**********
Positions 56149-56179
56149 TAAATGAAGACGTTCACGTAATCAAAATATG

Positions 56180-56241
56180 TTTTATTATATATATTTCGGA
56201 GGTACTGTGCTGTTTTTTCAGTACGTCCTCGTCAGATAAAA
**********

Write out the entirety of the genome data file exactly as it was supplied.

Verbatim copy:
Positions 56149-56179
56149 TAAATGAAGACGTTCACGTAATCAAAATATG

Positions 56180-56241
56180 TTTTATTATATATATTTCGGA
56201 GGTACTGTGCTGTTTTTTCAGTACGTCCTCGTCAGATAAAA